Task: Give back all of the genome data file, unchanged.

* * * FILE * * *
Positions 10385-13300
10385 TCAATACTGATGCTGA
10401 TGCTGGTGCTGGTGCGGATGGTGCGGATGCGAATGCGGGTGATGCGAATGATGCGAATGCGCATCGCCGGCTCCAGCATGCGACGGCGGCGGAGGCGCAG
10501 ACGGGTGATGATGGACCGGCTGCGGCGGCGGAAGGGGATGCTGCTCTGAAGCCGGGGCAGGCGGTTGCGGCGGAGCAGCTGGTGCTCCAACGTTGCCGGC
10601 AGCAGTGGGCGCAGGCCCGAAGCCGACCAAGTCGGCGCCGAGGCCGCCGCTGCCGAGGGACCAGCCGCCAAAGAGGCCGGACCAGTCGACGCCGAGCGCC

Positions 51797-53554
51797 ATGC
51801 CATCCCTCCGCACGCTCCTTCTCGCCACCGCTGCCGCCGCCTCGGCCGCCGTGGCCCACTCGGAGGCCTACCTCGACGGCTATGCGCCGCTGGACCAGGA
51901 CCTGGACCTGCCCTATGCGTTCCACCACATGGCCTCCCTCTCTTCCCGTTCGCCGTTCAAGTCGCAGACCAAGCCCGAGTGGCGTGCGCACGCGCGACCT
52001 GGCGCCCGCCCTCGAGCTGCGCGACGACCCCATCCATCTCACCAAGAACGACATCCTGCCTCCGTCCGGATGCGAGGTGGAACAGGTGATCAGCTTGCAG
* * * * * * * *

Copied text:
Positions 10385-13300
10385 TCAATACTGATGCTGA
10401 TGCTGGTGCTGGTGCGGATGGTGCGGATGCGAATGCGGGTGATGCGAATGATGCGAATGCGCATCGCCGGCTCCAGCATGCGACGGCGGCGGAGGCGCAG
10501 ACGGGTGATGATGGACCGGCTGCGGCGGCGGAAGGGGATGCTGCTCTGAAGCCGGGGCAGGCGGTTGCGGCGGAGCAGCTGGTGCTCCAACGTTGCCGGC
10601 AGCAGTGGGCGCAGGCCCGAAGCCGACCAAGTCGGCGCCGAGGCCGCCGCTGCCGAGGGACCAGCCGCCAAAGAGGCCGGACCAGTCGACGCCGAGCGCC

Positions 51797-53554
51797 ATGC
51801 CATCCCTCCGCACGCTCCTTCTCGCCACCGCTGCCGCCGCCTCGGCCGCCGTGGCCCACTCGGAGGCCTACCTCGACGGCTATGCGCCGCTGGACCAGGA
51901 CCTGGACCTGCCCTATGCGTTCCACCACATGGCCTCCCTCTCTTCCCGTTCGCCGTTCAAGTCGCAGACCAAGCCCGAGTGGCGTGCGCACGCGCGACCT
52001 GGCGCCCGCCCTCGAGCTGCGCGACGACCCCATCCATCTCACCAAGAACGACATCCTGCCTCCGTCCGGATGCGAGGTGGAACAGGTGATCAGCTTGCAG